From the Greek oikoumeneµ , “the inhabited world,” “the whole world,” and thus “universal.” Generally “ecumenism” is associated with the movement to bring the Christian churches together in united action and belief, and eventually in some form of organic union. However, as the end of the second millennium approached, the goal of most “ecumenists” was no longer organic unity, but “visible unity.” Oikoumeneµ occurs 15 times in the NT , as, for example, in Luke 2:1 of the extent of the Roman registration mentioned and in Matt. 24:14 of the extent of the preaching of the gospel. During the nineteenth and early twentieth centuries Protestant ecumenical efforts began to focus on social service and foreign missions, through such organizations as the YMCA (founded in Lond...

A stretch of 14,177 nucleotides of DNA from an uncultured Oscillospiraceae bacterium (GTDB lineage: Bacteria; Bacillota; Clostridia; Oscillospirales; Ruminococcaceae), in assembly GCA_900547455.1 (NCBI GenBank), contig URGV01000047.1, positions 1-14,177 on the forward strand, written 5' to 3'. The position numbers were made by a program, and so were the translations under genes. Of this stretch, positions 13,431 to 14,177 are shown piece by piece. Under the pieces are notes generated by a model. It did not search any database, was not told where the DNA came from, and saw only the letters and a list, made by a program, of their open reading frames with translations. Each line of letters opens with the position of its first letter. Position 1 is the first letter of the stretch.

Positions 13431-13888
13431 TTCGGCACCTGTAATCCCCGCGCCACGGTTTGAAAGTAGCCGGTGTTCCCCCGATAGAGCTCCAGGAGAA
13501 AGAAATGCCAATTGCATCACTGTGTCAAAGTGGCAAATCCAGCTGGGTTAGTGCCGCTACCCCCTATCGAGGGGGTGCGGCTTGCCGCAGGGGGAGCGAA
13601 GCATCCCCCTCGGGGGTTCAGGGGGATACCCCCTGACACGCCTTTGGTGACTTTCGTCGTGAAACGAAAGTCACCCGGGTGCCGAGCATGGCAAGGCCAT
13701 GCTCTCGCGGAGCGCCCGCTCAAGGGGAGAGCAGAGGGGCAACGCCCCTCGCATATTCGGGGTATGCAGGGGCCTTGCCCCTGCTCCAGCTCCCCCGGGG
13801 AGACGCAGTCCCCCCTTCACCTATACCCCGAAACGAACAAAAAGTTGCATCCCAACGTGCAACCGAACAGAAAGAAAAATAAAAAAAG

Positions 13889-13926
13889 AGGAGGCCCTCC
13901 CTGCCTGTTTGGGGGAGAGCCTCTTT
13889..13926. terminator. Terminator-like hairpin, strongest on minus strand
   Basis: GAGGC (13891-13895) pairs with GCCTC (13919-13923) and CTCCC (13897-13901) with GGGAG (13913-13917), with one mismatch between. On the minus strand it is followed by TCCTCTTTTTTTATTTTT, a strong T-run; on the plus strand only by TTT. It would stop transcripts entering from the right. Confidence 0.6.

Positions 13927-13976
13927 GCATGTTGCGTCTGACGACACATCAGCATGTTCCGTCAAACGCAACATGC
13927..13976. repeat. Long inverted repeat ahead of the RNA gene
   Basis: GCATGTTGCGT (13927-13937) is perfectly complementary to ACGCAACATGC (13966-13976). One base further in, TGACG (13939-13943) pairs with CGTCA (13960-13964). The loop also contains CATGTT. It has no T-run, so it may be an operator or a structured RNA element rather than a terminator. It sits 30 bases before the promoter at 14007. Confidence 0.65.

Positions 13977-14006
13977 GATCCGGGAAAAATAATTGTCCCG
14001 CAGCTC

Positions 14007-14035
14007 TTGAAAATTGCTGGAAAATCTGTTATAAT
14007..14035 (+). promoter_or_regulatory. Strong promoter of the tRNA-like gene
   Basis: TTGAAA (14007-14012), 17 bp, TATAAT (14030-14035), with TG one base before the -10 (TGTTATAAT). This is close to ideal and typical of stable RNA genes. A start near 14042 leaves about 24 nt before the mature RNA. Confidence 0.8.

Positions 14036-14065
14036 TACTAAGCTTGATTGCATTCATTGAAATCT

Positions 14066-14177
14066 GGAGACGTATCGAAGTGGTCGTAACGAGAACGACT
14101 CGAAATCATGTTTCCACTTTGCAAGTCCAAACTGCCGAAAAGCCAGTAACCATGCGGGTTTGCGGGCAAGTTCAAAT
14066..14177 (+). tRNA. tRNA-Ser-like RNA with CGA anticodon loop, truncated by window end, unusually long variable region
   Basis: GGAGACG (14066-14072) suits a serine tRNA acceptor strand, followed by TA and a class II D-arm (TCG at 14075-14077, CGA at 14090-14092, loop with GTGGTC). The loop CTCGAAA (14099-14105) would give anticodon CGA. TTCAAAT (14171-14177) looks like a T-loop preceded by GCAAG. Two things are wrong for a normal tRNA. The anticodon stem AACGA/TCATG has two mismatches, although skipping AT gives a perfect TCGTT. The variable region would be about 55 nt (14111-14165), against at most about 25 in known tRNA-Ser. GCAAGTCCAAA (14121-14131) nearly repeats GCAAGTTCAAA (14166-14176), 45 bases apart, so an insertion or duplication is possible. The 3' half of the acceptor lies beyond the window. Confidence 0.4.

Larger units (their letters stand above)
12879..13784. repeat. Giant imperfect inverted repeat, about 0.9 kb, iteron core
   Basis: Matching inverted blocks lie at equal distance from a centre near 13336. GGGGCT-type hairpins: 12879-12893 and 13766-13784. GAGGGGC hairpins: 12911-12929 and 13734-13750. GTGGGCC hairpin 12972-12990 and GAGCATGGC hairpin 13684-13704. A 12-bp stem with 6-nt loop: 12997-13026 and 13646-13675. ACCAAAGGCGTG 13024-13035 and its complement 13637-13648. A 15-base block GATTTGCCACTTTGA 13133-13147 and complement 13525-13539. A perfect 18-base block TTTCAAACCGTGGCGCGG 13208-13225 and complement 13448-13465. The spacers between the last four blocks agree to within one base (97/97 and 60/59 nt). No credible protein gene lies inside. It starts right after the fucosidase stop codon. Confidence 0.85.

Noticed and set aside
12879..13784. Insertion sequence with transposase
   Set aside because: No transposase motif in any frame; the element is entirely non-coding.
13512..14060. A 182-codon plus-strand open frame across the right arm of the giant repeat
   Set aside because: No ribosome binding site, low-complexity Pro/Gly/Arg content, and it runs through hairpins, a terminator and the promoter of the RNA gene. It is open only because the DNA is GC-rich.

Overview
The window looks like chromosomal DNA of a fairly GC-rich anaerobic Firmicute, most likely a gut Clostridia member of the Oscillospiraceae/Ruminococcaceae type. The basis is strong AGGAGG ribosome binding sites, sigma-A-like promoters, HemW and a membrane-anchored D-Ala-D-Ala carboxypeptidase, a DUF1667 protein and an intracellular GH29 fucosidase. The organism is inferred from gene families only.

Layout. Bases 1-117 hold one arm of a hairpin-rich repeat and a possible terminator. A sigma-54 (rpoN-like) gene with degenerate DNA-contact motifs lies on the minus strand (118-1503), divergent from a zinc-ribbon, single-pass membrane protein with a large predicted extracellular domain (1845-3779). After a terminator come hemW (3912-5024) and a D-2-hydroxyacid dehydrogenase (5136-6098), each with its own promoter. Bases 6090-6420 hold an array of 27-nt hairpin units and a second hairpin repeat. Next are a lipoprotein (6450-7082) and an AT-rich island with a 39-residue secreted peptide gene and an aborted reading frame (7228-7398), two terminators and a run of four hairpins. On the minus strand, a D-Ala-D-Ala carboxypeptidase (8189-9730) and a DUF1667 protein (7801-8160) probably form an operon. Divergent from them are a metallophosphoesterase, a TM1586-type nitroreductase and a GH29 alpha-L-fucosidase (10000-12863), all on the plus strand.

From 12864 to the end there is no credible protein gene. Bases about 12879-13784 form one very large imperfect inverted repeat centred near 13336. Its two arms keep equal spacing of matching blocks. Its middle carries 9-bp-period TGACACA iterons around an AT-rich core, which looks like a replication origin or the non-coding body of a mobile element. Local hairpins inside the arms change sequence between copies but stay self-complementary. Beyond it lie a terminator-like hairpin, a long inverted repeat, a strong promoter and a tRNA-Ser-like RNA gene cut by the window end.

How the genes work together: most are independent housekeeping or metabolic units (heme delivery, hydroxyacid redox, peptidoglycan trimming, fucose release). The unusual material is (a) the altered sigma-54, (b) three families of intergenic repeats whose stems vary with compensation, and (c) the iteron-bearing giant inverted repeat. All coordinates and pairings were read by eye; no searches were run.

From the Seventh-day Adventist Encyclopedia. Published with permission from the Review and Herald Publishing Association.